This dressoir is based on designs by Jacques Androuet Du Cerceau I (d. after 1584) of circa 1560. The overall shape, with the main facade of four fluted columns on square pilasters before a shelf with a further four baluster supports, corresponds to his design for a dressoir (S. Jervis, Printed Furniture Designs Before 1650, Leeds, 1974, fig. 71). The broken pediment above an ornamental panel and flanked by arcaded recesses is again based on another of his designs for a closed armoire (Jervis, op. cit., fig. 61).
The Huguenot Du Cerceau's importance to the decorative arts is as a disseminator of Renaissance and Mannerist decoration through his books and prints of perspective, architecture, ornament, metalwork, furniture etc. He was probably in Rome in the 1540s and established himself in Orlans, his family's place of origin, in 1549. It is here that his only architectural structure is recorded in the triumphal arch that he designed for the entry of Henri II into that city. His patrons included the Duke and Duchess of Ferrara and Catherine de' Medici, to whom he dedicated his main books, the Livre de Grotesques of 1566 and Les Plus Excellents Bastiments de France of 1576 and 1579.
The overall design of this dressoir relates futher to an unattributed design in the cole nationale des Beaux-Arts, Paris, which has the paired column supports and the broken pediment (J. Thirion, Le Mobilier du Moyen Age et de la Renaissance en France, Dijon, 1998, p. 115).
Dressoirs of a similar structure, including the two pairs of columns to the front and a central cabinet with a recessed shelf on baluster column supports, are in the Muse des Arts Dcoratifs, Paris (Thirion, op. cit., p. 114), and in a private collection (J. Boccador, Le Mobilier Franais du moyen Age a la Renaissance, Saint-Just-en-Chausse, 1988, p. 186, fig. 138). Another of very similar form, albeit with a central arch and generally less decorated, sold at Ader Tajan, Paris, 6 April 1992, lot 39, has a central door with flat carving that compares closely with the Rothschild example . A further dressoir with similar pediment and very closely related overall appearance was in the collection of Georges Hoentschel (A. Prate and G. Brire, Collections Georges Hoentschel, Paris, 1908, plate LVIII). Many of the details of that cabinet, including the fluted pilasters surmounted by figure-heads, the capitals of the main columns, the lion-headed drawer and its apron, suggest that they may have been executed in the same workshop.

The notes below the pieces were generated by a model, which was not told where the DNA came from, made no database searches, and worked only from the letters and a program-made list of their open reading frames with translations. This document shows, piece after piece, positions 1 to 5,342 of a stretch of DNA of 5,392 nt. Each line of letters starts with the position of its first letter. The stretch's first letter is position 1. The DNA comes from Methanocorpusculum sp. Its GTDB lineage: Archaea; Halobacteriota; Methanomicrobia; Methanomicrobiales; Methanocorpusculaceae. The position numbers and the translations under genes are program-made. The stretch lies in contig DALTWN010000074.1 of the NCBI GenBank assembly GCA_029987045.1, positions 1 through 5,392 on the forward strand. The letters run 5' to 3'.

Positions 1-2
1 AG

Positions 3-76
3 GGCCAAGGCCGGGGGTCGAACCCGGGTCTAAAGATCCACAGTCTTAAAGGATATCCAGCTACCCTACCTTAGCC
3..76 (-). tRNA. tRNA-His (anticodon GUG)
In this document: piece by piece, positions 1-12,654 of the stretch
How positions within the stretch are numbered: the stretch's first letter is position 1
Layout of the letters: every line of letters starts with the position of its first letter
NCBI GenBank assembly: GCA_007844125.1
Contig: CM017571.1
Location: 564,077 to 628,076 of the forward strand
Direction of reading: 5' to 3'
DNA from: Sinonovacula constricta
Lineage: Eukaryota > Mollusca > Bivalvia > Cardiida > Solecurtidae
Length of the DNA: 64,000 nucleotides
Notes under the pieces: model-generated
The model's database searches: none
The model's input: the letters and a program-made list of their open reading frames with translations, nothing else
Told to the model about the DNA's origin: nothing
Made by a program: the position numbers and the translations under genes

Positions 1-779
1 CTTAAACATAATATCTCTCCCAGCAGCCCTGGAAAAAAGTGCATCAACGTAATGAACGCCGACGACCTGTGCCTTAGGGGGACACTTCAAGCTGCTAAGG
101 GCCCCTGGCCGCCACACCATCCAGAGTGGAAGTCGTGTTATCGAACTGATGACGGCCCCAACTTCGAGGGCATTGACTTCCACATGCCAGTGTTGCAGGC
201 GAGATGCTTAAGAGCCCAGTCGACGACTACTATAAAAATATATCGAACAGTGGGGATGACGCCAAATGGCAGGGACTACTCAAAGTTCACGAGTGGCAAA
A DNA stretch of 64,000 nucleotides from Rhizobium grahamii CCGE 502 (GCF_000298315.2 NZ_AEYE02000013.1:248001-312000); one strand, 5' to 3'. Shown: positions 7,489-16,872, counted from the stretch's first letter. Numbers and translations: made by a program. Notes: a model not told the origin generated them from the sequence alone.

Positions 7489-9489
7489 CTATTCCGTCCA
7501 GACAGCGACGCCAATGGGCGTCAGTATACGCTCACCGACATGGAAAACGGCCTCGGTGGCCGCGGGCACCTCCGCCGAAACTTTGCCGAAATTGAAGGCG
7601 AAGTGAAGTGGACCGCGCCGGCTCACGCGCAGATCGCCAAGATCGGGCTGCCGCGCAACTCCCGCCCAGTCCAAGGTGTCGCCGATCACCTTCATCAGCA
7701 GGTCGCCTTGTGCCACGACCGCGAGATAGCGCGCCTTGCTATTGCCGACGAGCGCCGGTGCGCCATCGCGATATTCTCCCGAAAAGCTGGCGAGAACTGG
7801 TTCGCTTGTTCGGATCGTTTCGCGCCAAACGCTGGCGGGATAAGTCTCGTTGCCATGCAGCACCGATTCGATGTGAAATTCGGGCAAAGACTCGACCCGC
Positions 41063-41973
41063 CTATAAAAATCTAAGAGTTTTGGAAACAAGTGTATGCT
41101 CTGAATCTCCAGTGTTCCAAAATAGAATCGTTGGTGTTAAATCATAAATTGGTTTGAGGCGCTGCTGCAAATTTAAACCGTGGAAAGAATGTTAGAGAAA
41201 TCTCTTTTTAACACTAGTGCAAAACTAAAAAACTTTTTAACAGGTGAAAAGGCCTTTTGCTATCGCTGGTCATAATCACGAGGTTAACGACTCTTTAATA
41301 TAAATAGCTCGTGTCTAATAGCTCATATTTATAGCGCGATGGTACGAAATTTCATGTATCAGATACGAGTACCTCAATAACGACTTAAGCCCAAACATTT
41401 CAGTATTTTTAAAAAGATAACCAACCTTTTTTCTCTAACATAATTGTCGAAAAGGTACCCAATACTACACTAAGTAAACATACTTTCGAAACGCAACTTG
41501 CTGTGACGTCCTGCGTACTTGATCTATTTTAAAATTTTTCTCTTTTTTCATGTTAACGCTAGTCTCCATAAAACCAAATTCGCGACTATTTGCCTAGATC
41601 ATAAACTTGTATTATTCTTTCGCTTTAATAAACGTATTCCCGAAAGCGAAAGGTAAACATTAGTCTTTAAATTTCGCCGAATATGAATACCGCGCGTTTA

The Interpretation of the Ornament
This cabinet, celebrating Peace and Concord, is surmounted by a bas-relief of Love's Triumph, with Mars attending Venus's couch, derived from Ovid's Metamorphoses. Its triumphal open-pedimented frame is supported by paired Doric columns and buttressed by satyr-headed acanthus scrolls, while cherubim heads surmount the wall niches, and accompany the veil-festooned and embossed cartouches at the base.
The cabinet, encrusted with marble plaques, also celebrates 'Civic wisdom' with its buffet-door displaying a bas-relief of Minerva attending a peace trophy of arms and armour laid aside. Yet more trophies embellish its cornice, which is supported by antique fluted Composite pilasters. The buffet is recessed between a triumphal screen of paired Ionic columns, that are enriched with vine-scrolls and surmounted by reclining water-deities. More deities frame a festive lion-mask in the frieze of its buffet-table, which is supported by turned tapering columns and embellished with an apron of acanthus-enriched ribbon scrolls.